Nessel reviewing sexual assault allegations against labor union leader

Letter: I fear for my inmate son's health

The Detroit News

I have a son in the corrections system. During this pandemic, everyone is speaking for everyone else and forgetting those who have no voice: Those in the prisons and jails. 

They have no way out or anyone to speak for them on how they are scared and being treated. They are afraid to say anything to the custody staff for fear of retaliation, having things taken away, or worse, being put in quarantine with others that might be extremely sick.

The politicians do not seem to care, nor does the Michigan Department of Corrections. They talk the talk but do not walk the walk. They are telling the people, family and friends of these human beings what they think we want to hear. But it’s nothing but lies. They feel that these people do not matter, because they may have done something to get them there.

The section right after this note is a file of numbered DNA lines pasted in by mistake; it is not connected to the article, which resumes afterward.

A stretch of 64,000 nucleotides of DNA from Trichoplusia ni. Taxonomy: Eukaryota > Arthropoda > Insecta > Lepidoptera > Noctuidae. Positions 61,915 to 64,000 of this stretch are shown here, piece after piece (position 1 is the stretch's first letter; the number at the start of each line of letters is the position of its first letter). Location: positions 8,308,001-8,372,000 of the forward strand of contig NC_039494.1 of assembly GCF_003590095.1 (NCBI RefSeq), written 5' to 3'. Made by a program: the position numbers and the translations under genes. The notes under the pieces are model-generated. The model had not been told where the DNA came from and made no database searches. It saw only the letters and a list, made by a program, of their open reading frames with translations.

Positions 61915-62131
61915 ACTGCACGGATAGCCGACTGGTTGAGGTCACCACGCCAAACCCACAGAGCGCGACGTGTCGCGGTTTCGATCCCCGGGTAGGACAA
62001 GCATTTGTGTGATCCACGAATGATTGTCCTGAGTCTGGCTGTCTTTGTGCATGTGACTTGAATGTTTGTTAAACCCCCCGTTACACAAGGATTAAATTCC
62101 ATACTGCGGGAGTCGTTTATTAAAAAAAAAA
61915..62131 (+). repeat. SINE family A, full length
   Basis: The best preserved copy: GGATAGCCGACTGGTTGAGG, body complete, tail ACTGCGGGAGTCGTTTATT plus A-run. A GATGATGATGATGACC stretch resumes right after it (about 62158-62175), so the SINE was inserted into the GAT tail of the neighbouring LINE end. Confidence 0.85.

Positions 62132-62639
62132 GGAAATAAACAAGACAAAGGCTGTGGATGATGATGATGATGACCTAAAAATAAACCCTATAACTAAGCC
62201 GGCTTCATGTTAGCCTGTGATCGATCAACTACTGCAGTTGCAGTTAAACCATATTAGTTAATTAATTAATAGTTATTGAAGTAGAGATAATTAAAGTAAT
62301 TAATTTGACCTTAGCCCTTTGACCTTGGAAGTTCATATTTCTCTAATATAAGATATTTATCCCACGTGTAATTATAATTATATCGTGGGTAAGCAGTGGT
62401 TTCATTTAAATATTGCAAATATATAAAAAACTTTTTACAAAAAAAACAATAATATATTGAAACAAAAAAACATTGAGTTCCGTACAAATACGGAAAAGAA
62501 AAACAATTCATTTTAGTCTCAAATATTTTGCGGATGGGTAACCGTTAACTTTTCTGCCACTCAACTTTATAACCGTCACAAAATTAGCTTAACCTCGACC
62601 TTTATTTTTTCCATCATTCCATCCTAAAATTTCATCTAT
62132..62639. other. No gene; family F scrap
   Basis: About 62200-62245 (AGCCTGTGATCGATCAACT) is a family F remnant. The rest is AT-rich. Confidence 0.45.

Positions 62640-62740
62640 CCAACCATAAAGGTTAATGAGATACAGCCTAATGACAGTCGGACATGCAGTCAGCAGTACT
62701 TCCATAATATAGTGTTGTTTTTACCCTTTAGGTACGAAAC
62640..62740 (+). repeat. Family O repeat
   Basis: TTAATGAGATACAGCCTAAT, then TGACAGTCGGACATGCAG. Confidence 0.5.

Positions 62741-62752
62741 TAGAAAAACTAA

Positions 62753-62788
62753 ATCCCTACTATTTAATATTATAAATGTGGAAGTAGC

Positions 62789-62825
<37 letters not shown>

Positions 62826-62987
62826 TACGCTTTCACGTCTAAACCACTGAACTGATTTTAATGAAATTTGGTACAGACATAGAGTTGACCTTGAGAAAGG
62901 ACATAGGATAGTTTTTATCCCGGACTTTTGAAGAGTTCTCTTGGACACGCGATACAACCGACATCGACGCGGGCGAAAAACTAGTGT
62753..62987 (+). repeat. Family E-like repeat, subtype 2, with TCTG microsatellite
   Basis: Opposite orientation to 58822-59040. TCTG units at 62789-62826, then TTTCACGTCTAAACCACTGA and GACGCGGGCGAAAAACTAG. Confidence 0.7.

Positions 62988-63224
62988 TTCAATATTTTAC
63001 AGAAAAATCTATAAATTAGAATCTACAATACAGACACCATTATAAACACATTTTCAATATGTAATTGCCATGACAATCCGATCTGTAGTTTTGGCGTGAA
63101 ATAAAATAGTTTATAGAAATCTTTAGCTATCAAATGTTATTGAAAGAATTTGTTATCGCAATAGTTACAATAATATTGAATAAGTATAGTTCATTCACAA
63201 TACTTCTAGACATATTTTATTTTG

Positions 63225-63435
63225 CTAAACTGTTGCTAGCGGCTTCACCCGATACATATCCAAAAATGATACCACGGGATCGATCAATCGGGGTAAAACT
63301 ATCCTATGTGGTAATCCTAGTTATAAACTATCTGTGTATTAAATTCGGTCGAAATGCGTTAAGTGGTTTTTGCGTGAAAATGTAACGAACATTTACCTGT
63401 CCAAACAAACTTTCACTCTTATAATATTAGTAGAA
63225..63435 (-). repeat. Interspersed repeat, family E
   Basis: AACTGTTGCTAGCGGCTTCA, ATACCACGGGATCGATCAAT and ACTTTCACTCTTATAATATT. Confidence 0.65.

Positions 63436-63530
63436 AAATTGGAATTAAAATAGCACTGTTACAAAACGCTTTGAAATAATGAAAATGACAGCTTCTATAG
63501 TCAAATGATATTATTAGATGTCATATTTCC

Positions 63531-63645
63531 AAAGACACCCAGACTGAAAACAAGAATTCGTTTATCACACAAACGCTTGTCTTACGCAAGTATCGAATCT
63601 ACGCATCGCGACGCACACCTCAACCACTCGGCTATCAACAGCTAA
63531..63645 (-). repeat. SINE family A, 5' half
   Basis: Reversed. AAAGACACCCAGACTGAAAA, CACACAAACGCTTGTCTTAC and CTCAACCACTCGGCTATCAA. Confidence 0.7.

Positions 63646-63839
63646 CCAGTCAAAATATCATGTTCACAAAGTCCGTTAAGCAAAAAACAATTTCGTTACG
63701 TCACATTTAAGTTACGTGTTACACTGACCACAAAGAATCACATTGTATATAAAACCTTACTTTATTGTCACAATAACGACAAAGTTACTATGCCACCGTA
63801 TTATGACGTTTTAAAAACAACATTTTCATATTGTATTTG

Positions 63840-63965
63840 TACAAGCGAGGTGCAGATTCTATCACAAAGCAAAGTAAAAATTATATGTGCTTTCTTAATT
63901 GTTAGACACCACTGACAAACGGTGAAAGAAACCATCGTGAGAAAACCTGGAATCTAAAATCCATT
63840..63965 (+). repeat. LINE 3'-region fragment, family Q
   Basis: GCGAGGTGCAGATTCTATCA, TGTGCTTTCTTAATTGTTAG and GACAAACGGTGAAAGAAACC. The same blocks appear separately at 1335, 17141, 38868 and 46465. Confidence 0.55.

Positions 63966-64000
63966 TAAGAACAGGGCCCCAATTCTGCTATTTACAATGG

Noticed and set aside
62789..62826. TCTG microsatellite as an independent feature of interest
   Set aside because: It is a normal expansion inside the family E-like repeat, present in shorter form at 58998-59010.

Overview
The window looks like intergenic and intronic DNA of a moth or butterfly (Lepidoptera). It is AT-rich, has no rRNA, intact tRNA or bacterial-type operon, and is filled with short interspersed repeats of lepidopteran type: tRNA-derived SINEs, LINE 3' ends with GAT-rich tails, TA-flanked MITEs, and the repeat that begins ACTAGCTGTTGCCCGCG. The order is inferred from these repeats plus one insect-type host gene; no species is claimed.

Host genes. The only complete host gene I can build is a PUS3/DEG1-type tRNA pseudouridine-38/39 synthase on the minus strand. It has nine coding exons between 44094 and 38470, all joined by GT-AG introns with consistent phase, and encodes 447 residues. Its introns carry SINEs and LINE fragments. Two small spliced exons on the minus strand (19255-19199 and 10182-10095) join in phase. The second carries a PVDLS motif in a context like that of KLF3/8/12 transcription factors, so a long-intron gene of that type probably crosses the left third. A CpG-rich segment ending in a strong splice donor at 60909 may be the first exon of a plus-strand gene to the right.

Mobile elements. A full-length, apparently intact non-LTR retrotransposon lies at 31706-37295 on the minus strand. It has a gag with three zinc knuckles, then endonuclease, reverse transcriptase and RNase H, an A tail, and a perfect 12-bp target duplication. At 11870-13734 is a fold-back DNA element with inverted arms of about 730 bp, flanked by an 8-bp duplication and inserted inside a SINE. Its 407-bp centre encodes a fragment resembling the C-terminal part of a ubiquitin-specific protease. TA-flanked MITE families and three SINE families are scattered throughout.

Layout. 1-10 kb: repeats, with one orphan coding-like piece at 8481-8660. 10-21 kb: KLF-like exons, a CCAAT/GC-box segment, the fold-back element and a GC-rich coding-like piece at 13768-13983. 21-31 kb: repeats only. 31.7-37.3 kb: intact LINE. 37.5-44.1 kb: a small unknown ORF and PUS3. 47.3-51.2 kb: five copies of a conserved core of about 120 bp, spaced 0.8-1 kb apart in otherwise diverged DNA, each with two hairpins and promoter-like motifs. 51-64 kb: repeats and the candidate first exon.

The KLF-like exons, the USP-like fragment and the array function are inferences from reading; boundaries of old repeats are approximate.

Health experts say prisons and jails are considered a potential epicenter for America's coronavirus pandemic.

Inmates hide their symptoms for fear of retaliation. The custody staff take privileges away; they withhold mail and write inmates excessive tickets for frivolous things. The inmates are also afraid of being put in with those that are extremely sick. 

The MDOC seems more concerned with the staff, and not the people they are supposed to be protecting and guarding. 

It is MDOC’s fault the virus has gotten into the prison system. Custody and medical staff should not have been allowed to come and go as they please. When Gov. Gretchen Whitmer closed the K-12 schools, the prisons still held classes. It was not until weeks later that they stopped having classes.

Whitmer needs to protect these men and women just like she is the rest of us. She needs to use her executive power and help those who have 18 months or less of their minimum sentence. If she has the power to make us stay home, not purchase garden items, paint or flooring, then she has the power to release the Level 1 inmates. If I were her, I would have them tested and if the test came back negative, release them. It may be expensive, but itll cost less than the wrongful-death suits that are going to be brought by family members.

Denise Brooks, Houghton County